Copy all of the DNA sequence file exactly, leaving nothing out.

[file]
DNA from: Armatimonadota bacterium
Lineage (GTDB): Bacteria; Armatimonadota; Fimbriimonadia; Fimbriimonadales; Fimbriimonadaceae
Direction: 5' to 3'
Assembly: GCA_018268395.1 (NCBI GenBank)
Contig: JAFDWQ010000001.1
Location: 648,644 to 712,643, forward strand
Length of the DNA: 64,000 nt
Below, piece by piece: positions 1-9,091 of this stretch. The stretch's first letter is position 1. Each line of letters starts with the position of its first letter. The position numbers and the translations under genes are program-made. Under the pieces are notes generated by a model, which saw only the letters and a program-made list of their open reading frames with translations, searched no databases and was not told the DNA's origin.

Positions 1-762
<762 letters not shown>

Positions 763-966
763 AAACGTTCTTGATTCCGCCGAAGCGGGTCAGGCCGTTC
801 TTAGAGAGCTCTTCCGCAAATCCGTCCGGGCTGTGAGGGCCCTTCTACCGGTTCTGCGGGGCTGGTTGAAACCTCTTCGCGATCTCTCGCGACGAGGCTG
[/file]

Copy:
DNA from: Armatimonadota bacterium
Lineage (GTDB): Bacteria; Armatimonadota; Fimbriimonadia; Fimbriimonadales; Fimbriimonadaceae
Direction: 5' to 3'
Assembly: GCA_018268395.1 (NCBI GenBank)
Contig: JAFDWQ010000001.1
Location: 648,644 to 712,643, forward strand
Length of the DNA: 64,000 nt
Below, piece by piece: positions 1-9,091 of this stretch. The stretch's first letter is position 1. Each line of letters starts with the position of its first letter. The position numbers and the translations under genes are program-made. Under the pieces are notes generated by a model, which saw only the letters and a program-made list of their open reading frames with translations, searched no databases and was not told the DNA's origin.

Positions 1-762
<762 letters not shown>

Positions 763-966
763 AAACGTTCTTGATTCCGCCGAAGCGGGTCAGGCCGTTC
801 TTAGAGAGCTCTTCCGCAAATCCGTCCGGGCTGTGAGGGCCCTTCTACCGGTTCTGCGGGGCTGGTTGAAACCTCTTCGCGATCTCTCGCGACGAGGCTG